Determine a set of candidate dose response models: (e.g. emax, logistic, linear, quadratic, …) For each candidate model, determine the corresponding contrast test, a linear combination of the means that best reflects the assumed dose response curves. Under an ANOVA model, the joint distribution of these contrasts are multivariate t. Correlation structure of contrasts can be estimated and used in the MCP method. The model corresponding to the contrast with the lowest adjusted p-value (or other criteria) is chosen and used in further dose analysis (e.g. estimate the MinED). Method has the advantage of pre-specification while still being suitable for various dose-response scenarios.

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**Hybrid Modeling Approach Thomas (2006) in press**

Thomas extended the approach given in Brentz et. al. (2005) Looked at the Emax (with Hill parameter) model only, and showed that this model closely matched the monotonic basis functions in Bretz (2005), logistic, linear, linear in-log-dose, exponential, … Bayesian estimation methods are applied to address sparse dosing and poor parameter estimation.

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**Useful References Dose Response**

Ting, Naitee (Editor). Dose Finding in Drug Development, 2006 Springer. Ruberg, S.J. Dose–response studies. II. Analysis and interpretation. J. Biopharm. Stat. 1995, 5 (1), 15–42. Ruberg, S.J. Dose–response studies. I. Some design considerations. J. Biopharm. Stat. 1995, 5 (1), 1–14. Ting, N. Dose Response Study Designs. In Encyclopedia of Biopharmaceutical Statistics; Chow, S., Ed.; Marcel Dekker, 2003 Sheiner, L.B.; Beal, S.L.; Sambol, N.C. Study designs for dose-ranging. Clin. Pharmacol. Ther. 1989, 46, 63–77. ICH-E4 & E9 Guidelines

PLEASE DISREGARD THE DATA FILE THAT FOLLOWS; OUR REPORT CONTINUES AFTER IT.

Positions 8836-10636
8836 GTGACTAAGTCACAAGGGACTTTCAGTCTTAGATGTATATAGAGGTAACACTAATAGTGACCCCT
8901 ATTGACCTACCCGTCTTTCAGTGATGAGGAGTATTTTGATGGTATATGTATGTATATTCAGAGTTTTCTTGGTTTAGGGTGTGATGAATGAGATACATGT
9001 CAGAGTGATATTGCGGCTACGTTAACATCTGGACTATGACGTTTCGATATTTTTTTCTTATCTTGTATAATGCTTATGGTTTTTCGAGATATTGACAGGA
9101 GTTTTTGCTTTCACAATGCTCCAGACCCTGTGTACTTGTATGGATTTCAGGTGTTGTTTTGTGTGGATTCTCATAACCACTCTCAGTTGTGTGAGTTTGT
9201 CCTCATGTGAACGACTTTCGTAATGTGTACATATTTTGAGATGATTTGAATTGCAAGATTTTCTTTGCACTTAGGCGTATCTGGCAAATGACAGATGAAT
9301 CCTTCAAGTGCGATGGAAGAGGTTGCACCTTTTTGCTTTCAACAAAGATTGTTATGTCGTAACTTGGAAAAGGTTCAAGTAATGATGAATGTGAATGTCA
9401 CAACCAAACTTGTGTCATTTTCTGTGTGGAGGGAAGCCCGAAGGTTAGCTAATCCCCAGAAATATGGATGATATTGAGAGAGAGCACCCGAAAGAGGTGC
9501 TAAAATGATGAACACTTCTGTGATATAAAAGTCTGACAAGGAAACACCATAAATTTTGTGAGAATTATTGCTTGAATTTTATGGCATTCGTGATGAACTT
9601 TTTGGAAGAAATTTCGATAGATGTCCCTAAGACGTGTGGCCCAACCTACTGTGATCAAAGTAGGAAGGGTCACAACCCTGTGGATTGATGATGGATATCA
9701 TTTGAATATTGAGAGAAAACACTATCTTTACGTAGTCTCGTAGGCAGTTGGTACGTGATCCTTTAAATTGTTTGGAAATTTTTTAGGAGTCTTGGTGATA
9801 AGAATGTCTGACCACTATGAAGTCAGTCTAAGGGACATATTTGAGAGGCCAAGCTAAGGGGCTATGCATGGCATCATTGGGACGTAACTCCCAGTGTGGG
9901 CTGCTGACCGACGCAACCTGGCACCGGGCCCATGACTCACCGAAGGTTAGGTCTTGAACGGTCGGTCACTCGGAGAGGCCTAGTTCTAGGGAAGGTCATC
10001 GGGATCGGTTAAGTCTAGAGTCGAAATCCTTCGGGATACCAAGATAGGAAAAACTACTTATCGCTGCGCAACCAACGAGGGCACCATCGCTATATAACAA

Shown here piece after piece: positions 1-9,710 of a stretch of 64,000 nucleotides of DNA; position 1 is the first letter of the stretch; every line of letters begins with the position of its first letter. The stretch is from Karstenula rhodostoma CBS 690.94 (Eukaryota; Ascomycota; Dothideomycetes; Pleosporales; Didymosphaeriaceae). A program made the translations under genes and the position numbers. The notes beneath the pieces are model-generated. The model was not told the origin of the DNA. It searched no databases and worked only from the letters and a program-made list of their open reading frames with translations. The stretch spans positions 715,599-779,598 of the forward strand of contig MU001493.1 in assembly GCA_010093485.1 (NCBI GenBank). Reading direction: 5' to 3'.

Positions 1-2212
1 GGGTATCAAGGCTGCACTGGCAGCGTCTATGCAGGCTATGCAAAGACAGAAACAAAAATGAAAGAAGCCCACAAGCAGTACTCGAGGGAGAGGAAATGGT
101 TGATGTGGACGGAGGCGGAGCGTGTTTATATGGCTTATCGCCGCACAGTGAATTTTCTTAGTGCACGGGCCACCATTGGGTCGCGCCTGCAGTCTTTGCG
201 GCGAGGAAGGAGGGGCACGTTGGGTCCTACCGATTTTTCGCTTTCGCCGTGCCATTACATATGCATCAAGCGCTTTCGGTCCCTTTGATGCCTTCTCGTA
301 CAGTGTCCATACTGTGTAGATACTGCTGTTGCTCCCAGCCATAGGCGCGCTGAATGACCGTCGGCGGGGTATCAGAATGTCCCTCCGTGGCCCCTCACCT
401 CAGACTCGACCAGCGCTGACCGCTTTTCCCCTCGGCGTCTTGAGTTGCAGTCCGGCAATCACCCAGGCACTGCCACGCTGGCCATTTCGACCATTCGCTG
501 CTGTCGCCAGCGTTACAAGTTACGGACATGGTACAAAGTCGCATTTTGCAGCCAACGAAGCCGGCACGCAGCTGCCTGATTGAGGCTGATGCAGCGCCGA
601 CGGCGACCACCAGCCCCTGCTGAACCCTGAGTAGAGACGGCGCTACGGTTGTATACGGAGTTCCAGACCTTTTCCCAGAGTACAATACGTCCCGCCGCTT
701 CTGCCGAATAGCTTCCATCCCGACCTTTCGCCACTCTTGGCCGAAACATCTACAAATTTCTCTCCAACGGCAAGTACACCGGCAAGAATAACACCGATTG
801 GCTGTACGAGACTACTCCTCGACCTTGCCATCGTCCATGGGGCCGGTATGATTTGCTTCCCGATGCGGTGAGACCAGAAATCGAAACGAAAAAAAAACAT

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**Useful References MCPs**

Westfall, P.; Tobias, R.; Rom, D.; Wolfinger, R.; Hochberg, Y. Multiple Comparisons and Multiple Tests using the SAS System; SAS Institute: Cary, NC, 1999. Where to download the SAS macros referenced in the Westfall SAS MCP book ftp://ftp.sas.com/pub/publications/A56648 Hsu, M. Multiple Comparisons; Chapman and Hall: London, 1996. Yosef Hochberg, Ajit C. Tamhane; Multiple Comparison Procedures; Wiley 1987 Miller, R. Simultaneous Statistical Inference; Springer-Verlag: New York, 1981. Tamhane, A.C.; Dunnett, C. Stepwise multiple test procedures with biometric applications. J. Stat. Plan. Inference 1999, 82, 55–68. Lakshminarayanan, M. Multiple Comparisons. In Encyclopedia of Biopharmaceutical Statistics; Chow, S., Ed.; Marcel Dekker, 2000. CPMP Points to Consider on Multiplicity issues in Clinical Trials; September 2002

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**Useful References Reference and introduction to EMAX model**